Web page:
Safeguarding climate finance: GCF, MDBs, rights, and social/environmental risk

5 October 2016

7 October 2016 | Minutes

Sponsors: Bretton Woods Project & Friends of the Earth


Yator Kiptum, Sengwer Indigenous Peoples Programme, Kenya – power point presentation
James Close, World Bank Group
Stephanie Fried, Ulu Foundation
Karen Orenstein, Friends of the Earth U.S.
Leonardo Paat, Green Climate Fund – power point presentation
Siti Aminah Tardi, Indonesia Legal Resource Center

Karen Orenstein, Friends of the Earth US:

Next week the green climate fund is having its 14th meeting. Expected to approved and discuss its first high-risk project, upcoming discussion on management system and its own safeguards. There is a new Social and Environmental Framework (ESF) for the World Bank. Concerns with green climate funds safeguards, lack of indigenous peoples protection, etc.

Leonardo Paat, Green Climate Fund (GCF) (see also power point presentation):

I will give an overview of the GCFs managing environmental and social risk. 190 countries agreed within framework of UNFCCC. Works through diverse credit entities. Works with country focal points and governments to ensure consistency with national plans. Commitment to safeguards is enshrined in charter. Uses IFC Performance Standards.

2012 – mandated to develop own system. Operational Framework – 1 – avoid ES impact, maximise benefits, improve systems and management over time. Includes gender policy. GCF has a commitment to adopt best practice on ESFs. The GCF has its own environmental and social management system (ESMS).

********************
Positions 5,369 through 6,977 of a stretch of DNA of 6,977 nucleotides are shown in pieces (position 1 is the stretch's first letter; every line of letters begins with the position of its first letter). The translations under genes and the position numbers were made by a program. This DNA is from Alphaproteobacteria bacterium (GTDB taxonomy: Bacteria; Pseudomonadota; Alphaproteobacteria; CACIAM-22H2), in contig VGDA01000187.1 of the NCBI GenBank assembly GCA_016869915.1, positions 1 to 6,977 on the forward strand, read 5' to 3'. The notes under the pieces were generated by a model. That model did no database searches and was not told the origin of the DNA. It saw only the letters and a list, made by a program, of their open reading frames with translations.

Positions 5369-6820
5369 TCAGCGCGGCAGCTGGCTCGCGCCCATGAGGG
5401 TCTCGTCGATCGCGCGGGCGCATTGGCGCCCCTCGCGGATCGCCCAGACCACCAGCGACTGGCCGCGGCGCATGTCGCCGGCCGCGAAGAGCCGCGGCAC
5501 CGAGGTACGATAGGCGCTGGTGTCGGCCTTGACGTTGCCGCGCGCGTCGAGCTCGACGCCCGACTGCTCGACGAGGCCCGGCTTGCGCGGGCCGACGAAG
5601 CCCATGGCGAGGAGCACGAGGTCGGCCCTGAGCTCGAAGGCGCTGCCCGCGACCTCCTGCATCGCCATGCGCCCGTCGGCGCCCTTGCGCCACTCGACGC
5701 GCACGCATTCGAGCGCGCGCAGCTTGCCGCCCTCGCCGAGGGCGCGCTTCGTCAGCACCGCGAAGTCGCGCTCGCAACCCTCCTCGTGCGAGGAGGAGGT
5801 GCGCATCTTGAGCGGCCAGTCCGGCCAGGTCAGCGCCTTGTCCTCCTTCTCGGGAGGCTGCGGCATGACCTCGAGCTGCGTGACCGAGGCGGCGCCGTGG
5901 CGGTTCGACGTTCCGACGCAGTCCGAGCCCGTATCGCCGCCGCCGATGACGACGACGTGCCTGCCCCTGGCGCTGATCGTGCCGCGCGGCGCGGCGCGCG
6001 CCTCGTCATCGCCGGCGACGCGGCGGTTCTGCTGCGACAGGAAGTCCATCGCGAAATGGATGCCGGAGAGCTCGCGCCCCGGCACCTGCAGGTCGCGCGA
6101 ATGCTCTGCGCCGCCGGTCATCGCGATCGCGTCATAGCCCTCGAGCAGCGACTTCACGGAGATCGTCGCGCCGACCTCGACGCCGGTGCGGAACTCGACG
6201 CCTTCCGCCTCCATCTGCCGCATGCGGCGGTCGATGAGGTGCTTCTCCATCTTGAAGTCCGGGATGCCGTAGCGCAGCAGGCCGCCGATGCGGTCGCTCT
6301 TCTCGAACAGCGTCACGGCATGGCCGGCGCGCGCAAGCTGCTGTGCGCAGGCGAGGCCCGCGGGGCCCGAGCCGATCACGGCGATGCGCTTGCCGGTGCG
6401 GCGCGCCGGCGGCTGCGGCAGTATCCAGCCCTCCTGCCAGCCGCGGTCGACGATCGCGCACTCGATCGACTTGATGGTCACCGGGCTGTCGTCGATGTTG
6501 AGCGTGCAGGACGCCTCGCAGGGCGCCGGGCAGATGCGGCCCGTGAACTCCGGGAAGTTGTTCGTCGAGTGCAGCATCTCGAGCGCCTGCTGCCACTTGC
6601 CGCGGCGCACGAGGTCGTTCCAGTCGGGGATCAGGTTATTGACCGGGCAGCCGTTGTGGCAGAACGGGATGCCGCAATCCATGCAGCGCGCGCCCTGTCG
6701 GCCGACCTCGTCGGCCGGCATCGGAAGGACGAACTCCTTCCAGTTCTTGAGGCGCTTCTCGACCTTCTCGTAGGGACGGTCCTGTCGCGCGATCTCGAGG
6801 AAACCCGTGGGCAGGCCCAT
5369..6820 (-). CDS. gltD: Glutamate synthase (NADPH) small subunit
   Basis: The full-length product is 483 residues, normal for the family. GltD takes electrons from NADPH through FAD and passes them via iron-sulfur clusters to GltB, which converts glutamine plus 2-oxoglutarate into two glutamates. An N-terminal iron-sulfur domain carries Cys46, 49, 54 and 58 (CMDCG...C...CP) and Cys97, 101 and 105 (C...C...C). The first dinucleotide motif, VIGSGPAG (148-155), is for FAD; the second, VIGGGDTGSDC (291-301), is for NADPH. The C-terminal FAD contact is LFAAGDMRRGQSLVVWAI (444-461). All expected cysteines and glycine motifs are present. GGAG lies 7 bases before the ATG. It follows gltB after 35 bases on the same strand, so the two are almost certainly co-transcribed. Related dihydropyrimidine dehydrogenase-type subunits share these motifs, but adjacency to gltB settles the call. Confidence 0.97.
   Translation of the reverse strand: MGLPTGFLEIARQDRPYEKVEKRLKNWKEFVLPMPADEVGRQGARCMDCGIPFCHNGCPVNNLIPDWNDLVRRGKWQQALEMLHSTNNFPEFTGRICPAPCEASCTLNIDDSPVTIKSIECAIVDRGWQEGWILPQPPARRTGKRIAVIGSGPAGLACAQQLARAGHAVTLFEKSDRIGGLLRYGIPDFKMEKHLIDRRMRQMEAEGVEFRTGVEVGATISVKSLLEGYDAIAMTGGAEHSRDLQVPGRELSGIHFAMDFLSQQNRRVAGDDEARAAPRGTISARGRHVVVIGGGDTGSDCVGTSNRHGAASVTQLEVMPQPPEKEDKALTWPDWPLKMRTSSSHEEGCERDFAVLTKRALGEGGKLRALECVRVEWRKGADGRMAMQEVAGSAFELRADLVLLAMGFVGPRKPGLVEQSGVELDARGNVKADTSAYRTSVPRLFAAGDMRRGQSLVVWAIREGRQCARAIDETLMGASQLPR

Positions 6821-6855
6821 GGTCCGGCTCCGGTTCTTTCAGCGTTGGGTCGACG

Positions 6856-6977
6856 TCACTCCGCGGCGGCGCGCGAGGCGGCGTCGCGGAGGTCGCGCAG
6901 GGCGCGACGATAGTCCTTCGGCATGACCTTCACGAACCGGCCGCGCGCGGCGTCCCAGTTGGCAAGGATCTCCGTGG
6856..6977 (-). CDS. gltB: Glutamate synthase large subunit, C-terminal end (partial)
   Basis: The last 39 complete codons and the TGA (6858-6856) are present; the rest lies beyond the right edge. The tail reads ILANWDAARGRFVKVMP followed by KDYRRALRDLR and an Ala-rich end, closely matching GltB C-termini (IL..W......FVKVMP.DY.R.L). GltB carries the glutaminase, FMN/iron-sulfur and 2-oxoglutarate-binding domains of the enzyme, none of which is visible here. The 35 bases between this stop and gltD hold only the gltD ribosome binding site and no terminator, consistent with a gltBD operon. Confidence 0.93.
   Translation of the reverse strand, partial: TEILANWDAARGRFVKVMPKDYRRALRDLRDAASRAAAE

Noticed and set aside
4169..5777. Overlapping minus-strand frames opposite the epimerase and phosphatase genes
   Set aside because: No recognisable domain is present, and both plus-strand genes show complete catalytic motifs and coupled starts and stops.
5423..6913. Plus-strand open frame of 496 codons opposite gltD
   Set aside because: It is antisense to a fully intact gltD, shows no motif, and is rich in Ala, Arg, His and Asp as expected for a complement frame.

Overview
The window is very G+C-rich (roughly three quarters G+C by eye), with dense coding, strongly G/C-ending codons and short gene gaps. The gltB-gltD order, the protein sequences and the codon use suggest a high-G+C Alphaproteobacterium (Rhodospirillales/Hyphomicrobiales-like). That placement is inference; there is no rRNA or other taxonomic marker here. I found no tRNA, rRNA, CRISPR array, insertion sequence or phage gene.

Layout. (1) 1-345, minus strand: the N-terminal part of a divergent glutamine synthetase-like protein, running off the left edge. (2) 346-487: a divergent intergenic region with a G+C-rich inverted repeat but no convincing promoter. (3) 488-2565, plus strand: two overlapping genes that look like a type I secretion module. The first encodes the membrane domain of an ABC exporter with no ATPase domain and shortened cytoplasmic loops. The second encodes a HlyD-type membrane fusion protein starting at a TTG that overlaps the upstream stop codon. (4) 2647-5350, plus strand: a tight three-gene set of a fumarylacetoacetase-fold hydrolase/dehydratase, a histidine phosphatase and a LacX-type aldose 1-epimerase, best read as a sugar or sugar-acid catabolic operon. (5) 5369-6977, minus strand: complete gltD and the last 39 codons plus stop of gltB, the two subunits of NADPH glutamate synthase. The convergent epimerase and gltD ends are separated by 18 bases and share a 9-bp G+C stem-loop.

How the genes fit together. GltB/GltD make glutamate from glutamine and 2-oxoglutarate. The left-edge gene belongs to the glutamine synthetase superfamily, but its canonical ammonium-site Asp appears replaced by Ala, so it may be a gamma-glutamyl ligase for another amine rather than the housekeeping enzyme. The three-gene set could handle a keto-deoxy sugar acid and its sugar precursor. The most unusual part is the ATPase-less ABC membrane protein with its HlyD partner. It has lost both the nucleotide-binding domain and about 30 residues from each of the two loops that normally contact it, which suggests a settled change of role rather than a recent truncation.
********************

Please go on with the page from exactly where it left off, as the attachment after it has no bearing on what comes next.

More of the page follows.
Mentions key consideration and elements of ESMS. The secretariat has two assessments, institutional assessment and a programmes and projects assessment. ESS approved projects, 17 projects, so far all in lower risk categories. The secretariat would like to look at and strengthen stakeholder engagement; stakeholder analysis and planning, country ownership, information disclosure, and internal grievance and redress mechanism are being developed. The ESMS is still being developed; it (correct stage/version) is now with the accreditation committee. We intent to improve it over time, with what would be the relevant best practice.

Yator Kiptum, Sengwer Indigenous Peoples Programme, Kenya (see also power point presentation):

I will give some highlights on the need of an indigenous peoples policy for the GCF. In 70% of projects happen on land in Kenya that is classed under indigenous peoples areas where IP safeguards should apply. The need to have a policy for indigenous policy to protect them during the implementation of projects on their lands. To address the indigenous peoples landless issues. Most of these projects are carried out on indigenous peoples lands. To be able to mitigate this in advance, it is important that an indigenous peoples policy is put in place with strong environmental and social protections.